major DIY chain. Other activities that go above

and beyond normal port handling activity include fridge recycling – the current facility is being updated so that it can free refrigerant gases and sort metals. ABP is also due to complete an

extension to its I shed thus year. Equipped with an overhead gantry crane, it will be used to store long steel products. One thing all the South Wales

ports have in abundance is land, an increasingly rare commodity at ports in the rest of the UK, especially in combination with deep water and rail access.

New look for Rhys Davies Forwarding

South Wales-based Rhys Davies effectively rebooted its forwarding business last year, and is now looking for growth again, explains commercial manager, Gary Philips. With a number of key staff retiring, the business is now being run by commercial manager, Gary Phillips, who joins the forwarding arm from Rhys Davies’ UK logistics business. “It’s been a great learning-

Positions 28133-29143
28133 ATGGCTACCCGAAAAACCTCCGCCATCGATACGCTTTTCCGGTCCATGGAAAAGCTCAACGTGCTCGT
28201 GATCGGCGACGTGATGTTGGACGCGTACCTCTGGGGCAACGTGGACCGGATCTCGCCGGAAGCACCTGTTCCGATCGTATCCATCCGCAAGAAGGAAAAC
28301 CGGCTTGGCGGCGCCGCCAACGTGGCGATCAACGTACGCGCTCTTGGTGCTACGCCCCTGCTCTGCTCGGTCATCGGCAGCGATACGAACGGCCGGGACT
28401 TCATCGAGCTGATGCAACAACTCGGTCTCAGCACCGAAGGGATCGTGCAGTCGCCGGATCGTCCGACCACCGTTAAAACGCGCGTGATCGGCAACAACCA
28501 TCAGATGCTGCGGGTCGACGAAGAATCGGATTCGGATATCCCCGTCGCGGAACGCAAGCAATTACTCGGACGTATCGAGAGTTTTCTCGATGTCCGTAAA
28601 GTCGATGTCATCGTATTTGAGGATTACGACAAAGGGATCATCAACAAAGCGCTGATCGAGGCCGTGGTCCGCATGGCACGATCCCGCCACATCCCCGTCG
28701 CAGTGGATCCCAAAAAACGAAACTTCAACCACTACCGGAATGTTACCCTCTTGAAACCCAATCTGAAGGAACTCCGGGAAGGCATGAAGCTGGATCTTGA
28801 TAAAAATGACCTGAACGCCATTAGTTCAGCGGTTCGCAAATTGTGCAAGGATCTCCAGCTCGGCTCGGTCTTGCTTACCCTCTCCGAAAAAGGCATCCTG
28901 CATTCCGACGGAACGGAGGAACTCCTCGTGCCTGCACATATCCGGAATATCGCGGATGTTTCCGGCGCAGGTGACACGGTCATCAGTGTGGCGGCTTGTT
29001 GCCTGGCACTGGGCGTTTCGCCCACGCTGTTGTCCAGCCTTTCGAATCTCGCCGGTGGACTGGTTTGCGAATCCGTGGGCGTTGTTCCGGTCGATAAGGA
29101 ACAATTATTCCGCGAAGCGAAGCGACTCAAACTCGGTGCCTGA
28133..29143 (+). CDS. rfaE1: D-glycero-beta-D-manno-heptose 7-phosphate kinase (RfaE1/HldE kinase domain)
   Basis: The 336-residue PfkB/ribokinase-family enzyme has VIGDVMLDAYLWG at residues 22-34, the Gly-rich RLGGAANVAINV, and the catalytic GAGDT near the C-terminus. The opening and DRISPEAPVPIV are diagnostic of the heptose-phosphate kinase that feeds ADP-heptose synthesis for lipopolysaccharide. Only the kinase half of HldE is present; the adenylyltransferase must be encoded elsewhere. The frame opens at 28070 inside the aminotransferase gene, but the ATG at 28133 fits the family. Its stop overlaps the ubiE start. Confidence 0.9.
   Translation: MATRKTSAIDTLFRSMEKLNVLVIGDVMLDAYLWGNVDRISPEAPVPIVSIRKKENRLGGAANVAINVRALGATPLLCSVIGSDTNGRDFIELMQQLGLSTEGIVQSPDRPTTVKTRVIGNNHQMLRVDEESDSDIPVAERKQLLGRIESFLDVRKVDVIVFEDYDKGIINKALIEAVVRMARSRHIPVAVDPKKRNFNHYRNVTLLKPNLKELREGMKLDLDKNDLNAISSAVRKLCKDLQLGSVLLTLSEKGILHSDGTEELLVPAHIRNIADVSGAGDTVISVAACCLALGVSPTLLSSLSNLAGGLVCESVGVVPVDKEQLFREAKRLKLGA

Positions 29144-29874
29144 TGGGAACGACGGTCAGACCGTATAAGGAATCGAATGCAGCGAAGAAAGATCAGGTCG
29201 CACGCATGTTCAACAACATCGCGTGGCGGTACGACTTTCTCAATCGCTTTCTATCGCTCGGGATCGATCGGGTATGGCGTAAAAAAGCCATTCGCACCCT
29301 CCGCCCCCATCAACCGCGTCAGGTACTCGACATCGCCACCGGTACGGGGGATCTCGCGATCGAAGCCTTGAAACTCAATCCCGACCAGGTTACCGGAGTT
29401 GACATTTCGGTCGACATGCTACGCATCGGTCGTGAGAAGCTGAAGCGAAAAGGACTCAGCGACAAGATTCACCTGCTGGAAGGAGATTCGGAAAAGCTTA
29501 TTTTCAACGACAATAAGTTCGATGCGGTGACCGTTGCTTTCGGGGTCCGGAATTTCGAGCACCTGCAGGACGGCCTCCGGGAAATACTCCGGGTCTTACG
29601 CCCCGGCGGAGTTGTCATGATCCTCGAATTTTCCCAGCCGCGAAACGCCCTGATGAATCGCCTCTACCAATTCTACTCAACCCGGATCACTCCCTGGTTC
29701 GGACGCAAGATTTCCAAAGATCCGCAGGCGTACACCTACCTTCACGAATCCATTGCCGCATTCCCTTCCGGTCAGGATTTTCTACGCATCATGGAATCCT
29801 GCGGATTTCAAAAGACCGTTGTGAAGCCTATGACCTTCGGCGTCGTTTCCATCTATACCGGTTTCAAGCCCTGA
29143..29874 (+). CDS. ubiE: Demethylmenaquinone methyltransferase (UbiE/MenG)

curve and we’re now in a position where we can start to grow again,” he enthuses. “Historically, the forwarding business has benefited from its links to the Rhys Davies

UK logistics operation and we will initially be targeting customers who use the logistics service but not our forwarding arm, as well as other new customers.” Rhys Davies is unusual in that

it offers both a domestic logistics service and a forwarding arm, one of only a handful of UK firms that currently do so. As a general forwarder, there is virtually nothing it cannot handle and recent jobs have included mammoths to a museum in Norway, road sweepers to Dubai and steam locomotives. It can also move airfreight. Any growth will need to be

achieved against the background of a fall-off in the UK forwarding market, so it will be a matter of recruiting new customers as well as adding new ones, particularly in the chemical and food ingredients markets, where Rhys Davies Forwarding is a market leader. Coming from the UK domestic